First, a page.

Post 2: Ligation and Transformation

Hello All!!

After several weeks of DNA extractions, I finally moved on to the next steps in my thesis research!!

The end goal of my thesis project is to create a detailed profile of the bacterial communities in Lake Matoaka based on bacterial gene sequences. I began with a giant mix of environmental DNA from almost a year’s worth of sample collections. The next step is to get that DNA into a specific, sequenceable form and get a lot of it.  Using PCR amplification of the 16s rRNA gene (a gene that is highly conserved in all bacterial species), I can get a mix of specific and sequenceable amplicons. However,  I only have the ability and means to sequence a few genotypes out of the vast array of 16s amplicons. How can I narrow down the field, if you will? The solution: TOPO-TA Cloning Kits for Sequencing (aka my new bffs). The TOPO-TA Kit allows me to perform ligation and transformation reactions to narrow the vast amount of DNA to just a few purified sequences. The kit works in two distinct steps.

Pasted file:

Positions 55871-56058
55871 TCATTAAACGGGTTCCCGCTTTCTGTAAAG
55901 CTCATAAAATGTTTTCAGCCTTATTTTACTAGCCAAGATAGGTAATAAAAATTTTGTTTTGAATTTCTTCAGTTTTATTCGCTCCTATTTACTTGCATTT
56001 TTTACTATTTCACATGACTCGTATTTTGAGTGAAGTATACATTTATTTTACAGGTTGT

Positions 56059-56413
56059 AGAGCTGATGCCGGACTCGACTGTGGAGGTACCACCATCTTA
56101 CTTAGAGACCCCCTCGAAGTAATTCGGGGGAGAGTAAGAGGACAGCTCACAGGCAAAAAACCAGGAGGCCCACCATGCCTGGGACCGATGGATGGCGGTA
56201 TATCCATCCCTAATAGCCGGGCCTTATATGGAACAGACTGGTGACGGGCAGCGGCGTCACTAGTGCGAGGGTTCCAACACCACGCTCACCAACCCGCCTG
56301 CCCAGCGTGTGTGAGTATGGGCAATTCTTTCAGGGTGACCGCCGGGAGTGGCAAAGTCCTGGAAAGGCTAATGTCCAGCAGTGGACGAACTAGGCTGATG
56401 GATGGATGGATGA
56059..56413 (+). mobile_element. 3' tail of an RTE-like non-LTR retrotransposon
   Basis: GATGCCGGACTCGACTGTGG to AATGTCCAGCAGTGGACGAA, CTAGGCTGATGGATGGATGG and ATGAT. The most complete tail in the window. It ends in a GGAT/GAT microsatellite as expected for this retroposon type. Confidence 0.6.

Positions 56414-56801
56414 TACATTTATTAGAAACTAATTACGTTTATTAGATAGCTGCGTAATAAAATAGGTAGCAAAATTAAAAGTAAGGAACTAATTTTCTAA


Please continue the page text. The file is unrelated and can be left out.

The first step is the ligation step. A mixture of the 16s amplicons (in my case from the samples collected in June and December of 2009) is added to a vial containing plasmid vectors. These vectors are prepared in such a way as to allow for insertion of the 16s amplicons at A to T overhangs into the plasmid. Imagine you are building a circular toy train track. You’ve almost completed your circle and are missing one piece. Each piece fits together by overhanging pieces.   Click the missing train piece into place and you’ve created a perfect, circular train track. In this case, the plasmid is the almost completed train track and the 16s amplicon (insert) is the missing piece.

Once ligation is completed, transformation is next. Chemically competent E. coli cells – cells that have been treated so as to make their membranes more permeable – are now mixed with the insert-containing plasmids. A combination of incubations on ice and heat shocks is used to force the competent bacteria to take up the plasmid vectors. The transformed E. coli are then spread onto selective media plates and incubated overnight.

Did the transformation work? How do I get those inserts back out of the E. coli? How do I sequence the inserts? These questions and more will be answered in my upcoming posts! Stay tuned!


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